Blighted ovum is responsible for about 50% of the miscarriages in the first trimester of pregnancy. It is usually due to chromosomal abnormalities occurring in the fertilized egg, frequently deriving from chromosomal problems of poor-quality sperm or egg or abnormal cell division. The most common chromosomal anomalies include 45,X karyotype, with an incidence of 14,6%, and many forms of trisomies accounting for around 20% of all genetic abnormalities. The body of the woman recognizes these abnormalities and in response stops embryonic development because the fetus will not develop into a healthy baby.
Teratogenic and mutagenic factors might also play an important etiological role, but it is difficult to quantify it. The maternal etiological factors of blighted ovum include genetic and structural abnormalities, especially involving the reproductive tract like uterine defects, fibroids, and cervical incompetence. There might even be issues relating to chronic maternal health such as poorly controlled diabetes mellitus, polycystic ovary syndrome, renal diseases, systemic lupus erythematosus, severe hypertension, antiphospholipid syndrome, and untreated thyroid disease . Blighted ovum can also be ascribed to exogenous factors which include tobacco, alcohol, cocaine, and high doses of caffeine.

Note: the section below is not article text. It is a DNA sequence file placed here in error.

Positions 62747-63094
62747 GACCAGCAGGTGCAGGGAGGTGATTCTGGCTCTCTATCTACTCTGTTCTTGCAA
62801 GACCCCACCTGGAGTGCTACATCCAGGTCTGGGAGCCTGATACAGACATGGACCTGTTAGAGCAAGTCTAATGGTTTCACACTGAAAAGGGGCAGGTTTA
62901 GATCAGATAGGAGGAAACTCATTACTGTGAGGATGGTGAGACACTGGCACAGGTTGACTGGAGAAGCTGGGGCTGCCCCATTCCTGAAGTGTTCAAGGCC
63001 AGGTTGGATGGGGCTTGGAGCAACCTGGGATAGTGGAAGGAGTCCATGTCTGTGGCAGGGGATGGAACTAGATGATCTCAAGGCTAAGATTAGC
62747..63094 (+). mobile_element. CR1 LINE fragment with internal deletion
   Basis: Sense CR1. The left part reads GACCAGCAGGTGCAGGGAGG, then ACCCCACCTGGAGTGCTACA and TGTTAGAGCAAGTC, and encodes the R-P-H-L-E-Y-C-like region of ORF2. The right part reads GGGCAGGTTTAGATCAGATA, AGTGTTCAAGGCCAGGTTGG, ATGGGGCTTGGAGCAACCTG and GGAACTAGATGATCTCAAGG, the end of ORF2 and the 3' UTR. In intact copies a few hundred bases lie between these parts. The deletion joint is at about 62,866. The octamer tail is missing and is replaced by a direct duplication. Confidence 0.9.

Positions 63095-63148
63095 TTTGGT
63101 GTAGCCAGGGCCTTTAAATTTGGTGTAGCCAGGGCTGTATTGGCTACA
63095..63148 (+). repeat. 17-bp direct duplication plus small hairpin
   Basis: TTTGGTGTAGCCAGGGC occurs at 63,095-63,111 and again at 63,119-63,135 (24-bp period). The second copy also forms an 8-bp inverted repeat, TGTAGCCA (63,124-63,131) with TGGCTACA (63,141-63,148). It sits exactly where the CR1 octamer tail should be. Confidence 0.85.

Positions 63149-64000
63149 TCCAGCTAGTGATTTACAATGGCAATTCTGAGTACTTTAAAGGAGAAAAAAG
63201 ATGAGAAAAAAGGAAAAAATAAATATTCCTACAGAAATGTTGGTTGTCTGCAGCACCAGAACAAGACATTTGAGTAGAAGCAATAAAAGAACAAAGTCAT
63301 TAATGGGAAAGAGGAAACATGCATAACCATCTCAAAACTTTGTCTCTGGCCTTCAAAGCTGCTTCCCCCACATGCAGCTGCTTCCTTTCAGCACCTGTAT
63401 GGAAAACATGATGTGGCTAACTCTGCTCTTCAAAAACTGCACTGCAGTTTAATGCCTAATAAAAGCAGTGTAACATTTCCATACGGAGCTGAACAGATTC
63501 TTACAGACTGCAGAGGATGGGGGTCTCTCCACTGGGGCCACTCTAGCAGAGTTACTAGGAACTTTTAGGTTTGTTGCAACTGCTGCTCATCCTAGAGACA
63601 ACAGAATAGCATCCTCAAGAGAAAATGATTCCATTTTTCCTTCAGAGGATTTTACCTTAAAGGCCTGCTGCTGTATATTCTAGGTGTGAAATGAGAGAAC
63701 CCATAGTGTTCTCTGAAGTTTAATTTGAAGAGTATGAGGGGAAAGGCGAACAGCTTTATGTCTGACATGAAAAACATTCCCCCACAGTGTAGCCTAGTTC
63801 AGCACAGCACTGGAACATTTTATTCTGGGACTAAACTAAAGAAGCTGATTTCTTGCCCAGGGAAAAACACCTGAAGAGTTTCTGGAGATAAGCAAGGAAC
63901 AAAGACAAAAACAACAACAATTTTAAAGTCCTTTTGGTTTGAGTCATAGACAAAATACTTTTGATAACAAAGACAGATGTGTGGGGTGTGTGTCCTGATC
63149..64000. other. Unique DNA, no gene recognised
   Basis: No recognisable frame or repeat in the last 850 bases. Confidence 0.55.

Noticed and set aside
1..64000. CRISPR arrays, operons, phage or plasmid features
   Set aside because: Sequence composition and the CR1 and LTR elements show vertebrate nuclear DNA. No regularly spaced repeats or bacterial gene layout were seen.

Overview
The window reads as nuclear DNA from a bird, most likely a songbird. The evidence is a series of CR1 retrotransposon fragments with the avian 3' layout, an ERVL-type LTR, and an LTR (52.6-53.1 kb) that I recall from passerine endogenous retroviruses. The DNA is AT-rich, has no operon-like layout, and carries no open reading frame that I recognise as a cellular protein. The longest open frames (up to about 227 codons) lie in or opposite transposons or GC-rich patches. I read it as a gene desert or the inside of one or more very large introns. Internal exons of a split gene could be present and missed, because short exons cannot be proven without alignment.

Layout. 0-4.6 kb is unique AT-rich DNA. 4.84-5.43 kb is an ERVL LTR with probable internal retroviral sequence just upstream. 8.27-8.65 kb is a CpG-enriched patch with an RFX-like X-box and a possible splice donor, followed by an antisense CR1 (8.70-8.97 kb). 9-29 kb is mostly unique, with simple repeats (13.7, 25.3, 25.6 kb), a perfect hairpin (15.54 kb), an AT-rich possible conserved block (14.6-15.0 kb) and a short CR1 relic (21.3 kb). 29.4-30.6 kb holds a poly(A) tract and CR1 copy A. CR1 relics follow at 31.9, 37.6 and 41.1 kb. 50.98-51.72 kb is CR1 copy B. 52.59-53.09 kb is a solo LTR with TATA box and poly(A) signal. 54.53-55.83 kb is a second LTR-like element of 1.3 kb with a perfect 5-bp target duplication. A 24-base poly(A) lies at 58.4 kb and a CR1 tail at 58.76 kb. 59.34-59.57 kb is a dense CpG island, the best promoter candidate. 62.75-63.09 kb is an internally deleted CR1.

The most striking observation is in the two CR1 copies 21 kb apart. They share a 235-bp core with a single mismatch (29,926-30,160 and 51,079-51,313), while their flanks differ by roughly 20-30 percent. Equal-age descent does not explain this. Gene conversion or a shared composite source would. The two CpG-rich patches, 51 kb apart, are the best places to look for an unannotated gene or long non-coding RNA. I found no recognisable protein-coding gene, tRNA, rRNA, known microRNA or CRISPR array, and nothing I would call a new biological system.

About 80% of all miscarriages occur within the first trimester of pregnancy and the frequency decreases as the gestational age increases. The risk factors that might trigger episodes of blighted ovum include advance age, extremes of age, stress and advanced paternal age   . The risk increases with the appearance of vaginal bleeding.